“Close your eyes and feel the breeze hitting your face as you cycle down a road overlooking the Mediterranean Sea. You see yourself in the reflection of the water. Are you proud of yourself? Make yourself proud today,” my favorite spin instructor from home once shouted to the class.

I cried in that class.

Although I did not cry in Wall’s class, it was still a productive and enjoyable workout. Any time I wanted to turn down the resistance or spin a little slower, the perfect song would come on and suddenly, I’d be rejuvenated with energy.

Spinning targets the glutes, abs and arms. Cycling works the glutes while the resistance works your abs. In the middle of the class, the instructor will yell: “Grab your weights!” Then, you work on your arm muscles as well.

My legs felt like Jell-O right afterward, but it was worth it.


At this point, the gym is less daunting but I am still extremely sore. I decide to give myself a break by attending  “30 Minute Abs” with Allison Greve.

During the workout, she played the “Big Bootie Mix”: a mashup of popular songs, which make it easier to complete challenging ab workouts. The class went by quickly, and I felt good afterwards. Getting some definition on my currently nonexistent abs is nothing to complain about.

My friends and me at “30 Minute Abs” (Jordan Reisman/ Amherst Wire)


Boot camp does not sound like fun, but nonetheless I signed up for the class led by Kylie Furber.

My friend had warned me about the difficulty of this class.

She was right. The hour-long class is broken up into six different stations ranging from throwing a medicine ball up and down to doing sprints and lunges.

Each station is about six minutes long, and moves can vary within in each station. In the free weights station, you’ll perfect your bicep curl or work on your shoulder muscles.

My friend’s warning did not prepare me. Drenched in sweat and out of breath, I looked around the room to make sure I wasn’t the only person who needed an ambulance on call.

I felt stronger than I had at the beginning of the week, but this class is like “Total Body Burn” on steroids. It is very fast paced, and although we stretched at the end, I was still sore as soon as I left the room.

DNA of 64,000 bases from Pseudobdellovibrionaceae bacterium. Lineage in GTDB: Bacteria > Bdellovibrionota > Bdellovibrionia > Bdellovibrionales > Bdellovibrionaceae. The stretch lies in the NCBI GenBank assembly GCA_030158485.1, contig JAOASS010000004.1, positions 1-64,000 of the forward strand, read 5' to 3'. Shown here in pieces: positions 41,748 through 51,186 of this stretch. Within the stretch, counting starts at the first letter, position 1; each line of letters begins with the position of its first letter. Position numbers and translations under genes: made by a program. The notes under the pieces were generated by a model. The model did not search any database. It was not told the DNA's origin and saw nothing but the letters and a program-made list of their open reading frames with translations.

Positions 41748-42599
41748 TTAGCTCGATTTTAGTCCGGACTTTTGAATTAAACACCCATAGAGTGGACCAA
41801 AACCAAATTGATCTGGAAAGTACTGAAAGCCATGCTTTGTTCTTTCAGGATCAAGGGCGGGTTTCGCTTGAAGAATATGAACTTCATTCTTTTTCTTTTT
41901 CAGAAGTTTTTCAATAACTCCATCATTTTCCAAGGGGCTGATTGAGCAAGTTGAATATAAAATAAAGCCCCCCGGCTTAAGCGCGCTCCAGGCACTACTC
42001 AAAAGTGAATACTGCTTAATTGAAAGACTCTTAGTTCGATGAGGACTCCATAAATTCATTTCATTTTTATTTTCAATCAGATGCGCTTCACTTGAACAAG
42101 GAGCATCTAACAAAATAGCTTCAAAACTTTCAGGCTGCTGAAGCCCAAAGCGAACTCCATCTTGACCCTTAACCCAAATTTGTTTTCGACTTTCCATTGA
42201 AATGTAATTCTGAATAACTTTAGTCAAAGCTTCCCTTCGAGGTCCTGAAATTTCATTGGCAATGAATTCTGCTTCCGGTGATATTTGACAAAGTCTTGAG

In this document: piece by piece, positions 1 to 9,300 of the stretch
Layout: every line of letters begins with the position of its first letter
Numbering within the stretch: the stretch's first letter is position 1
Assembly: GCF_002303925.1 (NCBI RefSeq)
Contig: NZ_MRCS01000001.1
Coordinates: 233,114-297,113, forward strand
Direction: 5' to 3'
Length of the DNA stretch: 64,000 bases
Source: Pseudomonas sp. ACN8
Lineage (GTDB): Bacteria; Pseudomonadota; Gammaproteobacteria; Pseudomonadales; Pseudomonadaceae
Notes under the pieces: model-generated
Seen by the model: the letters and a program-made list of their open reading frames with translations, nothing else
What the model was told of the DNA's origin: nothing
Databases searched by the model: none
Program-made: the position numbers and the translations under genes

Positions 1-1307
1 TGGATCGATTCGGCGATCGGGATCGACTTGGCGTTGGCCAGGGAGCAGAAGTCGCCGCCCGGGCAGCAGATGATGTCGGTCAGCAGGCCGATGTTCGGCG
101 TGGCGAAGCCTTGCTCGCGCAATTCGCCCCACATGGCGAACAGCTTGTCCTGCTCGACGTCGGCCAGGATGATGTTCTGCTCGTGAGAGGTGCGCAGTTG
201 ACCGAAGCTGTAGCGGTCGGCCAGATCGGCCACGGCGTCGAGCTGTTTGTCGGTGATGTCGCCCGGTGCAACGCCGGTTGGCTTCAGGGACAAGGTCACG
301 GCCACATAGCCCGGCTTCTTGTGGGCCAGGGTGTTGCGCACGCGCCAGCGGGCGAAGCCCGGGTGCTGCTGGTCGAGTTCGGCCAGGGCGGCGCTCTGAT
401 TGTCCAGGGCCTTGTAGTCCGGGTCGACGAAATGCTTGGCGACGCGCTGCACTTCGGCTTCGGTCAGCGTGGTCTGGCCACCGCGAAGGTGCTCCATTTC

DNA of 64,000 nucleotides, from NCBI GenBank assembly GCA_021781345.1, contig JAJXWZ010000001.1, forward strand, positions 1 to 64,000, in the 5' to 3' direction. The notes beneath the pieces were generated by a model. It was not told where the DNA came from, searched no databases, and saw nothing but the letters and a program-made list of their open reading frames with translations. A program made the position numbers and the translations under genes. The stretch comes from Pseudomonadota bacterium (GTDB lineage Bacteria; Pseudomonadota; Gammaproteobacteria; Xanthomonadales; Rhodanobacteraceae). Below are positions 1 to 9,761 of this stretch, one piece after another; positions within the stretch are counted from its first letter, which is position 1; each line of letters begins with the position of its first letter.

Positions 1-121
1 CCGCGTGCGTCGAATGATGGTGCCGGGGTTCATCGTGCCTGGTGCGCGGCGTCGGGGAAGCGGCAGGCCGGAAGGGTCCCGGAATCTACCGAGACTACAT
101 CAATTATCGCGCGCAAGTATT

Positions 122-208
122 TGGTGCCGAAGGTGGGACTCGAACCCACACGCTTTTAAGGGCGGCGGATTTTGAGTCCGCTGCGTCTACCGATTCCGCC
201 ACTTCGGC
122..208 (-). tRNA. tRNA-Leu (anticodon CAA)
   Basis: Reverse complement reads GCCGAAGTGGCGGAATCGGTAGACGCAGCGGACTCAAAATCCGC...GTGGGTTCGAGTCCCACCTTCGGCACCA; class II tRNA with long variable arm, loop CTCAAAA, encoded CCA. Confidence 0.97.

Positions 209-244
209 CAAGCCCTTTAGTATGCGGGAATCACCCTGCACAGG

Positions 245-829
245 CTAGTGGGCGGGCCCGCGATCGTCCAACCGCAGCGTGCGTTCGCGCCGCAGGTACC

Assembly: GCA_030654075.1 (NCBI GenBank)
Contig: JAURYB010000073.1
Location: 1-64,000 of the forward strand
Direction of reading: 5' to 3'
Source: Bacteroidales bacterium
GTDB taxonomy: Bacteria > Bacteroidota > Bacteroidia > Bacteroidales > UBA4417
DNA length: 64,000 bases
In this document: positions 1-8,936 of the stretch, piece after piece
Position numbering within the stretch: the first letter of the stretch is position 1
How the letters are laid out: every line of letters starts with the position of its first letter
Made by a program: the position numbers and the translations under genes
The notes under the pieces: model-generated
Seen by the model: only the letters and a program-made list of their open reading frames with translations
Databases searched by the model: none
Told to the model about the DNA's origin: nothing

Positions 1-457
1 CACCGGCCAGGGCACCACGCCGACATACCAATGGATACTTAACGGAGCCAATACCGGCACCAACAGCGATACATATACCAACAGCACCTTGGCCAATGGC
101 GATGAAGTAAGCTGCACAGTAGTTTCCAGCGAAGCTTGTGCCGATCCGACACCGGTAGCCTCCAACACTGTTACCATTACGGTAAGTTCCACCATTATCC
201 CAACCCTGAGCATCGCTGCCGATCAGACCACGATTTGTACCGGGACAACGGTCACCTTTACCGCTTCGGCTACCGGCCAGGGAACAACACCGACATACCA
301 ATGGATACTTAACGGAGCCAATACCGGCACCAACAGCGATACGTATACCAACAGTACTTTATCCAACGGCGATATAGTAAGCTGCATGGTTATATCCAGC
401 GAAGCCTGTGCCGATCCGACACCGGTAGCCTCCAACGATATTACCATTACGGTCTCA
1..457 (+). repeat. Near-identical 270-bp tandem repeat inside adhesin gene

It is the last day of my experiment. I’m sore and exhausted, and cringe at the thought of getting out of bed.

So today, I’m having fun.

I sign up for “Cardio Hip Hop,” led by instructors Elizabeth King and Emily Pettigrew. They incorporate the latest hip hop music, and if this class featured strobe lights and flashy outfits, it would look like a scene from a night club.

However, we are in a gym in Western Massachusetts, jumping up and down with red faces and sweaty workout gear.

The hour went by quickly and felt like a dance party with friends. Also, my arms and legs did not feel like they were going to fall off.

I was sweaty and had fun, and isn’t that all we can hope for from a workout class?


The experiment is over, and the torn muscles in my legs are finally healing. Working out will provide you with mental and physical benefits, whether you want to be there or not. Although I didn’t lose weight or gain any noticeable muscle (I’m not as breathless when I climb a flight of stairs now), I’m proud I won the battle against my bed and made it to the gym.

Email Jordan at [email protected] or follow her on Twitter @jordan_reisman